Phil Campbell, a spokesman for the district, said “we believe the safest place for students during a school day is in the classroom with their teachers. While we always advise students to remain in school and maximize the learning time provided for them, we recognize students’ rights to peaceful assembly and free expression,” Campbell said. “We encourage all students to be actively engaged citizens who are knowledgeable of multiple viewpoints surrounding current events in the world today.”
The district has no plans to punish students who choose to participate in this peaceful walkout at this time.
Scott Maben, a spokesman for the district, said “our position is that we support our students right to peaceful assembly and free expression.” Superintendent Stan Olson said he will allow students to take part in the demonstration with the expectation that everyone is to be respectful of all views and to behave appropriately. Any disorderly conduct that disrupts school operations will be handled in accordance with policies and student code of conduct.
Students will not be disciplined for peacefully participating in the walkout. When the activity concludes, students are expected to return promptly to class. Attendance will be taken, and any student who fails to return will be marked absent.
Superintendent Shalene French said the district plans to support students using the State Department of Education guidelines sent to all Idaho school districts.
David Reinhart, a spokesman for the district, said the walkout is being organized by students and the district supports them. While there may be some students going to the Statehouse, the bulk of Kuna’s walkout is taking place on school grounds. Students are planning an assembly with a panel of experts and will then be lining the halls rather than walking out of the building.
Superintendent Gregory Bailey said his district’s spring break is the week of March 12 and students are not planning a walkout at this time. However, students are working with community members to demonstrate their support in another manner on Saturday, March 24. Students have also discussed setting up a moment of silence at the school on a date yet to be determined. “I believe this is a great way for them to show their support and be respectful of their school. In my opinion this again shows how awesome these kids are. If this is the actions they take, they will have my 100 percent support,” Bailey said.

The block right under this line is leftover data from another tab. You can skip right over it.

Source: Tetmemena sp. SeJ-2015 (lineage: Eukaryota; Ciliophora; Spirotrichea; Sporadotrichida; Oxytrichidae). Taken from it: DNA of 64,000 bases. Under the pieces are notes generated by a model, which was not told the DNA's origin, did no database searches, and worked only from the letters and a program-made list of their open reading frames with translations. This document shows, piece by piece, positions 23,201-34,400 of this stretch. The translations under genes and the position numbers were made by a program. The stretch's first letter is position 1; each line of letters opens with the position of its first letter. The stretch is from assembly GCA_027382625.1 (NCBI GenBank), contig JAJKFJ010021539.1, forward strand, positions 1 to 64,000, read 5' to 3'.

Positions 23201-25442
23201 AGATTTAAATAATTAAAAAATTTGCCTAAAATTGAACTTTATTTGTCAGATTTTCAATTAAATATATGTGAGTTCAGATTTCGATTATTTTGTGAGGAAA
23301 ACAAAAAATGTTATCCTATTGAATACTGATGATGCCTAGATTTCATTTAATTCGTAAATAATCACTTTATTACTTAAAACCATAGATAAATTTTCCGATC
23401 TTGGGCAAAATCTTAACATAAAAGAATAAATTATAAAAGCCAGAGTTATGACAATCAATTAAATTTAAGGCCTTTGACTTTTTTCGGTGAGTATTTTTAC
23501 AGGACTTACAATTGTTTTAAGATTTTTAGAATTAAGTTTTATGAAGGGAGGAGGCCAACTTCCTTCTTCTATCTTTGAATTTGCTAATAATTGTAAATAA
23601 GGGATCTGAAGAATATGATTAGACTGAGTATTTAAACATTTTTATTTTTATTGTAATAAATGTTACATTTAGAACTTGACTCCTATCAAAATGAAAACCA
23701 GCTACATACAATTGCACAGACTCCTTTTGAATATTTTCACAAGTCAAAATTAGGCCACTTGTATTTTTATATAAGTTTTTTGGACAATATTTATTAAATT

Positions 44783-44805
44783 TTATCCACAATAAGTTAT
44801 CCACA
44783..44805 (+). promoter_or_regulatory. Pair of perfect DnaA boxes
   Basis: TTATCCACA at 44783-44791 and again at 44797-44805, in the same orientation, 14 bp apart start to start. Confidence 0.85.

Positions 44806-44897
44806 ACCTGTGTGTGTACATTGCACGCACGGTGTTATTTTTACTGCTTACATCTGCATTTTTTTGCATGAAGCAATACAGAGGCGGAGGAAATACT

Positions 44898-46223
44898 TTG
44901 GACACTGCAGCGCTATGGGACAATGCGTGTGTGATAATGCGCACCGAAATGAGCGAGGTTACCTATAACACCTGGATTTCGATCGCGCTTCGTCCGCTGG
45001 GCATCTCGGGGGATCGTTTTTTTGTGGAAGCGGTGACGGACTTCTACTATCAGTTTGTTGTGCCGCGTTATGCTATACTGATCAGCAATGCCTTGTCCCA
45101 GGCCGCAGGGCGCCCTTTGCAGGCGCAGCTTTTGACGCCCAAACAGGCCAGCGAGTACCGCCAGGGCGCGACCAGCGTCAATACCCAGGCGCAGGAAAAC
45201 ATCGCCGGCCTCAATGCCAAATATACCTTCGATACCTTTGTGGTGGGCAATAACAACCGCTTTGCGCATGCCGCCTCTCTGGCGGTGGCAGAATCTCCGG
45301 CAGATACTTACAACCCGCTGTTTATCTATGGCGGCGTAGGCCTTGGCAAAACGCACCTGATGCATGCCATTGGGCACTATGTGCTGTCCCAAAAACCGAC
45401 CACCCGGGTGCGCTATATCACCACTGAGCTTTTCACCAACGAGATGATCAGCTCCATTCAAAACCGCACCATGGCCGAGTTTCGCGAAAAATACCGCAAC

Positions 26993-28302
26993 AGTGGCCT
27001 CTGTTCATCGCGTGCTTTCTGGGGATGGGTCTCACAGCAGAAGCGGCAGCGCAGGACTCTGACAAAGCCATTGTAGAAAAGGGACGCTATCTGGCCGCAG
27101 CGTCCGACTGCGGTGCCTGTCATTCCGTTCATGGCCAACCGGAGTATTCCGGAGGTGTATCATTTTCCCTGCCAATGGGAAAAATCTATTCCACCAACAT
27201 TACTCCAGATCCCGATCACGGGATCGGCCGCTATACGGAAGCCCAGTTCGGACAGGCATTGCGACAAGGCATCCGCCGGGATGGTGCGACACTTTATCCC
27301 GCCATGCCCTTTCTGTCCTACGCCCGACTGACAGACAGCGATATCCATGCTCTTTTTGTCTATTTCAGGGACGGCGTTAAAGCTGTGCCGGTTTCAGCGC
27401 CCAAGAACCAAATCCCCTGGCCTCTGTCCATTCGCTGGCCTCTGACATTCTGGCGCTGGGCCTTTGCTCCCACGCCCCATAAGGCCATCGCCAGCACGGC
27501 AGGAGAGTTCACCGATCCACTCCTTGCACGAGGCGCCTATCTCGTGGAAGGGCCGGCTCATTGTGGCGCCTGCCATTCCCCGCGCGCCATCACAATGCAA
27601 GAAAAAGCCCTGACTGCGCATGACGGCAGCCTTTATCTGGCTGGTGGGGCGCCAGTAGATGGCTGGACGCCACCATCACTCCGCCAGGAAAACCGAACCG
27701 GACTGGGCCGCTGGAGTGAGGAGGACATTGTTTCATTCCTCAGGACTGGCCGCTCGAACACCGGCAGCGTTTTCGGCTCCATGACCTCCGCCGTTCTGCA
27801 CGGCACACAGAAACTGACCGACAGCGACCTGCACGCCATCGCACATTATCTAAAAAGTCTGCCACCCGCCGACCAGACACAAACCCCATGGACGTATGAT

Kathleen Tuck, a spokeswoman for the district, said “we are proud that our students want to exercise their First Amendment rights to express their views on this important topic. Students have a powerful voice that can effect change, and it is our duty as educators to support our students as they grapple with difficult issues.”
If a walkout occurs, schools and classes will continue on their normal schedule. If parents want to excuse their child from class to allow them to participate, they need to contact the school’s office. Absences that are not excused by a parent will be treated as unexcused.
Eva Craner, a spokeswoman for the district, said “we have not heard a lot of desire from our student population about participating.” However, if students do participate in a walkout, teachers and administrators will follow the district’s attendance policy. This means that parents can excuse their student from class by contacting their child’s school.
If students do not receive parent permission and walk out of class, the district will follow its attendance policy regarding discipline. In some cases, Twin Falls schools are planning alternative events that allow students to express their opinions in a non-political format, such as 17 acts of kindness to memorialize the 17 students lost in Florida.
Eric Exline, a spokesman for the district, said if a student decides to participate, he or she will be marked absent. If an adult calls in, the absence will be an excused absence. If not, it will be an unexcused absence.